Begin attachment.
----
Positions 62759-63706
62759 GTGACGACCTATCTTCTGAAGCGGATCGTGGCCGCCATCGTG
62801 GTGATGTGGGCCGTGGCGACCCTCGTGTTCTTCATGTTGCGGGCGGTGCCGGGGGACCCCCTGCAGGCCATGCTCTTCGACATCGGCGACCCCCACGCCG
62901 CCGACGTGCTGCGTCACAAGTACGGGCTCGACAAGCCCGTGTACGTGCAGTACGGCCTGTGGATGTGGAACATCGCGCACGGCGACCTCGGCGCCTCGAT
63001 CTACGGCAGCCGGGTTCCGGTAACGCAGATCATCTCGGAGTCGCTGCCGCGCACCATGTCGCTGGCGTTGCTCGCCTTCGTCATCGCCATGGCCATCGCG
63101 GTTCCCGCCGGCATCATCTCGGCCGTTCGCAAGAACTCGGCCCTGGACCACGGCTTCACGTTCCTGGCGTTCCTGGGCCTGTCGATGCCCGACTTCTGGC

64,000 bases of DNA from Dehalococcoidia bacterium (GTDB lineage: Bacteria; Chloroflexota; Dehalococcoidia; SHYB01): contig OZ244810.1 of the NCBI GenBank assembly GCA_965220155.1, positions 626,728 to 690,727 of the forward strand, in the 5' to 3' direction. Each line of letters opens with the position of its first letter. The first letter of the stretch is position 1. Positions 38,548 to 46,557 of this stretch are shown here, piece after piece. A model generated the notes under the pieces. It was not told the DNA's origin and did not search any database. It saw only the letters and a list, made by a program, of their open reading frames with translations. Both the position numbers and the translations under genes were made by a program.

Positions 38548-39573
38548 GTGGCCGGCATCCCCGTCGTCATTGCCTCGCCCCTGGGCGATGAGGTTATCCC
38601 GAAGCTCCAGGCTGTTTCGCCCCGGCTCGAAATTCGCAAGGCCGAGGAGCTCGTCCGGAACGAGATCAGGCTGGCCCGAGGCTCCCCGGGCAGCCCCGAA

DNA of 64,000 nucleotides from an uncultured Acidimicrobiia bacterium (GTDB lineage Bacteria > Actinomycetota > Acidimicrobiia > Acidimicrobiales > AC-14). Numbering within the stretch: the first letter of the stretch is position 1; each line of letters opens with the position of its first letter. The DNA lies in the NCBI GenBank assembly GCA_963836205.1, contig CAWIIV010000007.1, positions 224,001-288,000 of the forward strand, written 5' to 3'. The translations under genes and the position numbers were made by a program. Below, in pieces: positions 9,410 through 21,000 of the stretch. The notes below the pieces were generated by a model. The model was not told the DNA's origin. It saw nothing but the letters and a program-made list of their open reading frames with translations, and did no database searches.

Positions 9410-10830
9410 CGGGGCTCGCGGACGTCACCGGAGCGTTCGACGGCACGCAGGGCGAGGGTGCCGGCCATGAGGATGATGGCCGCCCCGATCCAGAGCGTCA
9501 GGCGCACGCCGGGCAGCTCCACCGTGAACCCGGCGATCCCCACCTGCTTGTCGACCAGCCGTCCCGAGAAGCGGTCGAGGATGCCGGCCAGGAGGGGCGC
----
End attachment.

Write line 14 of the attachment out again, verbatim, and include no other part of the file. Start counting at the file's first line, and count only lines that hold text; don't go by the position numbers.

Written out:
9501 GGCGCACGCCGGGCAGCTCCACCGTGAACCCGGCGATCCCCACCTGCTTGTCGACCAGCCGTCCCGAGAAGCGGTCGAGGATGCCGGCCAGGAGGGGCGC